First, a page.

4. thanks Paul! A truly helpful comment. Yes I totally agree – focusing the awareness on the feet while running is a very good start to practicing mindfulness in general while also practicing mindful running at the same time. Highly recommendable.

  5. Hi Gilbert,

    I very much enjoyed your post on mindfulness during running. I thought it was very helpful to sum up some of the key elements allowing someone to get into the moment. Thanks for sharing that! I find that practicing active meditation can not only make the activity easier, but it can also make a long run a lot of FUN. It is truly a great way to connect with the world.

    One point of awareness for people new to this practice is to focus on their feet. I find that focusing on how the foot strikes the earth can be a very useful way to start to train. Much like following the breath in Zazen, I have found this can be a very good way to practice mindfulness while at the same time it may help runners improve their efficiency. This can be a narrow focus on the specifics of the foot to begin with and then broadened out to the entire body. So as to focus on the entire process involved in getting the foot to the ground to continue momentum.

    All the best,

    .-= Paul MacKenzie´s last blog ..Maryland Zoo partners with the B&O Railroad, Maryland Science Center, and Port Discovery for the Months of January and February. =-.

  6. Hi Roseanna,

    Thanks for stopping by. It’s true the easiness of meditation totally evades us sometimes that is why some people are scared off. One of my dreams is to one day see meditation becoming a very common practice in the western world at least within my lifetime.

  7. Excellent post; very helpful. Many people are afraid of meditation, many think it is the sitting that is important, many chase special states, and many are quite attached to it.

    I don’t sit-down-meditate any more, I’ve found it more useful to be in a state of awareness all day long. As you point out, we can expand awareness by simple observing thought, observing the voice of thinking, observing the inner body, observing our inner experience.

    .-= Kaushik´s last blog ..Allowing the Disturbing States =-.

  8. I don’t think people realize how easy and natural it is to meditate. Your article eloquently raises our awareness of this.

  9. Hi Archan,

    Thanks a lot for your kind words and excellent comment. Your description of a meditation in action is absolutely great! I couldn’t have said it better myself.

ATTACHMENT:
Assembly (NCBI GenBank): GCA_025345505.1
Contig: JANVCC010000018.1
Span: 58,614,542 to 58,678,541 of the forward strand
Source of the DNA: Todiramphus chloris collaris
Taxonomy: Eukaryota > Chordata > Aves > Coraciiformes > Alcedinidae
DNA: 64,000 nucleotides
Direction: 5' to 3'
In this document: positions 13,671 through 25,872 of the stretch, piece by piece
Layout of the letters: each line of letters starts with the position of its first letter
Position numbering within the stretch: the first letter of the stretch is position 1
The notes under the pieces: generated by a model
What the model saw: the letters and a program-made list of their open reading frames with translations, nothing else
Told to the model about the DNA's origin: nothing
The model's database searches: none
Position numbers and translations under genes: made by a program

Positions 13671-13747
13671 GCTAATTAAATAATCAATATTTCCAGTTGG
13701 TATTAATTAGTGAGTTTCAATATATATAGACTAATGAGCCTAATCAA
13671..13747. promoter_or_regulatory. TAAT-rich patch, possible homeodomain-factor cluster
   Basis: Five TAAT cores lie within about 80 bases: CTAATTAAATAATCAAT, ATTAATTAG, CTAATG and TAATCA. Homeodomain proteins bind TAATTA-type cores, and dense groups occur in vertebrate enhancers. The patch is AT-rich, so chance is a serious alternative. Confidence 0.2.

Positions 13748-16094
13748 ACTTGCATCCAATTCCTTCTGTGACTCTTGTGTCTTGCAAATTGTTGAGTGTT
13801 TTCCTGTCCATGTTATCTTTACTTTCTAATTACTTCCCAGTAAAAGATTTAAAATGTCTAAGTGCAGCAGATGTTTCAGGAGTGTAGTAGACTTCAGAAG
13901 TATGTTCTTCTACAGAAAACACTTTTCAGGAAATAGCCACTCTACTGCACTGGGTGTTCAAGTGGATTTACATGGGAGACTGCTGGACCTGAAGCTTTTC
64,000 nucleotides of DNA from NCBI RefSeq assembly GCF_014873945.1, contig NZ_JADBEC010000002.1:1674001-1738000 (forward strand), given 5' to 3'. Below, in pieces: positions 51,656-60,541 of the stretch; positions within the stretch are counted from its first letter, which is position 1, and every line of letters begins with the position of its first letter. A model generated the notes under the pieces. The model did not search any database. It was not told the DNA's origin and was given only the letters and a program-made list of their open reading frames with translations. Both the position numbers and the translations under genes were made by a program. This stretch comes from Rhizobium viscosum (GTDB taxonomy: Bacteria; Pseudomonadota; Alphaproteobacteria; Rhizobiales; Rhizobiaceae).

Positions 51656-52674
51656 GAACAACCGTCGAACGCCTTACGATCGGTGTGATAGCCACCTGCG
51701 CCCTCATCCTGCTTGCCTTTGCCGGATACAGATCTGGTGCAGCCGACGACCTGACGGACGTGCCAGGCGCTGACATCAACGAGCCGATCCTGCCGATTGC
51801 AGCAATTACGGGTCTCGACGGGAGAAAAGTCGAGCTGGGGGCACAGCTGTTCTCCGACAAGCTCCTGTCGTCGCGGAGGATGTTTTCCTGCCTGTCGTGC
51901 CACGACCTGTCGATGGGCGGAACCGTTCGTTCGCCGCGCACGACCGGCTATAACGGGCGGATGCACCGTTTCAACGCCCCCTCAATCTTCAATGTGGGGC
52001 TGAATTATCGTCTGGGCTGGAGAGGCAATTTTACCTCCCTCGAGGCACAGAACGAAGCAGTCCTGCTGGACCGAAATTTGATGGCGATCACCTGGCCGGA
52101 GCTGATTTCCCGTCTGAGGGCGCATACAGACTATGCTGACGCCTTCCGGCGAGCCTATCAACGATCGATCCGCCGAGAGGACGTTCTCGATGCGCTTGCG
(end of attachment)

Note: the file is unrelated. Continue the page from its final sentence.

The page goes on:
Thanks for stopping by and thanks for adding value to my article with your fantastic comment.

  10. Hi Wilson,

    I am also extremely delighted to have you on our team at Lifescape Artists! Thanks for stopping by!

  11. Hey Gilbert:

    This is an excellent post. Insightful. And you have a wonderful blog. Congratulations! I enjoy reading…

    I find early morning walks are a great place to start–the most refreshing time of day. People are asleep; no vehicles anywhere to be seen. As a result, less noise, chaos and pollution to deal with.

    Walk is a pejorative: I would rather use the expression, “going for a casual stroll.” To me, that’s a meditation.

    You are able to listen to the chirping of the birds. You are sensitive to dusk turning into dawn and breaking out into sunlight. There is a melody in the winds: you can listen to it whisper in your ear. Listen to the wisdom inherent in your body as your arms and legs move to and fro, each muscle straining like an invisible space between the notes of life. This is meditation in action, even while you are active. Walking meditation.

    The stereotype of meditation is that of a man gazing at his navel in a lotus posture. Your article, by questioning this assumption, is accurate and valid. It is a good contribution for your readers, especially the newbies among us.

  12. Good stuff!! I really like this post a lot, especially how you break down the exercise down thats really going to help me next time while I am writing. By the way glad to be part of the team at

  13. Very nice. I have always thought the same, meditation being about switching on the mind. I often practice my form of meditation while driving to and from work. Taking time to think or ponder on various topics.
    .-= Eric | Eden Journal´s last blog ..Life is a great big video game =-.

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Article by: Gilbert Ross